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Development of Cost-Effective and Easily Replicable Robust Weeding Machine—Premiering Precision Agriculture in Pakistan

Azmat Hussain
Hafiza Sundus Fatima
Syed Mohiuddin Zia
Shehzad Hasan
Muhammad Khurram
Didier Stricker
3 and
Muhammad Zeshan Afzal
Smart City Lab—National Center of Artificial Intelligence (NCAI), Karachi 75270, Pakistan
Computer and Information Systems Department, NED University of Engineering and Technology, Karachi 75270, Pakistan
German Research Institute for Artificial Intelligence (DFKI), 67663 Kaiserslautern, Germany
Mindgarage, Technical University of Kaiserslautern, 67663 Kaiserslautern, Germany
Author to whom correspondence should be addressed.
Machines 2023, 11(2), 287;
Submission received: 2 January 2023 / Revised: 29 January 2023 / Accepted: 30 January 2023 / Published: 14 February 2023
(This article belongs to the Section Machine Design and Theory)


Weed management has become a highly labor-intensive activity, which is the reason for decreased yields and high costs. Moreover, the lack of skilled labor and weed-resistant herbicides severely impact the agriculture sector and food production, hence increasing the need for automation in agriculture. The use of agricultural robots will help in the assurance of higher yields and proactive control of the crops. This study proposes a laser-based weeding vehicle with a unique mechanical body that is adjustable relative to the field structure, called the Robot Operating System (ROS) based robust control system, and is customizable, cost-effective and easily replicable. Hence, an autonomous-mobile-agricultural robot with a 20 watt laser has been developed for the precise removal of weed plants. The assembled robot’s testing was conducted in the agro living lab. The field trials have demonstrated that the robot takes approximately 23.7 h at the linear velocity of 0.07 m/s for the weeding of one acre plot. It includes 5 s of laser to kill one weed plant. Comparatively, the primitive weeding technique is highly labor intensive and takes several days to complete an acre plot area. The data presented herein reflects that implementing this technology could become an excellent approach to removing unwanted plants from agricultural fields. This solution is relatively cost-efficient and provides an alternative to expensive human labor initiatives to deal with the increased labor wages.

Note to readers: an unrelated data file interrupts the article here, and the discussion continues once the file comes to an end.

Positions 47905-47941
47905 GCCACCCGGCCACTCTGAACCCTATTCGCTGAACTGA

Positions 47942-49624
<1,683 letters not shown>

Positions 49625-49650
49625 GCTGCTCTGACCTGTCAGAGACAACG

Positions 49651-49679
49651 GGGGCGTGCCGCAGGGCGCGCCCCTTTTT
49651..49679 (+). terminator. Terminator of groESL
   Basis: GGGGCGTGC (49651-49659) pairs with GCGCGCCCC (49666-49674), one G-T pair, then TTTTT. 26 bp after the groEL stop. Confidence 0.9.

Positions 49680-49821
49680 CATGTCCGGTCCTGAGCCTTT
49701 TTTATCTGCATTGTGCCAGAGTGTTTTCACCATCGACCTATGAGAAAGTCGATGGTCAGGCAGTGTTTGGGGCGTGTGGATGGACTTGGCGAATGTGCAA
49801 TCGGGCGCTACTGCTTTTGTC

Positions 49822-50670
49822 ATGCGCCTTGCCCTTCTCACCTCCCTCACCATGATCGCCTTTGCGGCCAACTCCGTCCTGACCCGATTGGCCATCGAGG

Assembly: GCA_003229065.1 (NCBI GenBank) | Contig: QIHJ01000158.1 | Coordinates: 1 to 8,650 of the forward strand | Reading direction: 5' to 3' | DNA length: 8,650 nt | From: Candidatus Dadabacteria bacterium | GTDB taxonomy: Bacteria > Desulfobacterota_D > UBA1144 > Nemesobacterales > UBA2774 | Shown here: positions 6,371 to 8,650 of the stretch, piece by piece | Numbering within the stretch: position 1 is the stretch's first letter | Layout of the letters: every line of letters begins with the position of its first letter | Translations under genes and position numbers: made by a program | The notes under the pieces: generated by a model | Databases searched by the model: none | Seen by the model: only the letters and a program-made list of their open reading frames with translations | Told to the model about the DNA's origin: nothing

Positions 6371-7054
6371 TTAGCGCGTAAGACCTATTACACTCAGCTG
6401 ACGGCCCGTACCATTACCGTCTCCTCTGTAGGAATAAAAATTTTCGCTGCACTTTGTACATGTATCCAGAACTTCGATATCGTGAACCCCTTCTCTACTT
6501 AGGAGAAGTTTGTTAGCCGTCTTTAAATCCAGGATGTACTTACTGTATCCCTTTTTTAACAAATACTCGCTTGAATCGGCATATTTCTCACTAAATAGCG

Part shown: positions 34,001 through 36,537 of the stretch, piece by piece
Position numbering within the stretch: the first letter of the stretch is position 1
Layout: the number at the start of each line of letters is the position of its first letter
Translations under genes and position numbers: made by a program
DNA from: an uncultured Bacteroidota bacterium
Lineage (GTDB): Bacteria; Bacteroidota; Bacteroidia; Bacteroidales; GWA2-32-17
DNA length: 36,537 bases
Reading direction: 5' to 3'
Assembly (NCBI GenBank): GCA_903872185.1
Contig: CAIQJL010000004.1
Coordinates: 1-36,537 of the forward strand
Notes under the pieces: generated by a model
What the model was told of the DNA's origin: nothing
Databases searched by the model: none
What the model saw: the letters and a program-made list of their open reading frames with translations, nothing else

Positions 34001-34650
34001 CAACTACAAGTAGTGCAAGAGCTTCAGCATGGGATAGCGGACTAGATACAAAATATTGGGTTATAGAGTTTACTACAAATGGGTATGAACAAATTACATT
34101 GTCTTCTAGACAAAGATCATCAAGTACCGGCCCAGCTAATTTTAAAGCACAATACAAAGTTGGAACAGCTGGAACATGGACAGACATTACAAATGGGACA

1. Introduction

In recent years, there has been an exponential increase in agricultural automation due to advanced robotic technology [1]. The automation of agricultural processes is vital for improving work efficiency, and results in higher yield with less labor [2]. Many studies have been carried out by agricultural countries such as the United States, European Union, Australia, India, and others to develop more rational and adaptable autonomous vehicles to carry out agricultural operations effectively [3]. The robotic vehicles so far developed in the world are primarily used for land preparation, harvesting, picking fruits, and crop monitoring [4]. However, one of the emerging areas in agriculture is the automation in weed control.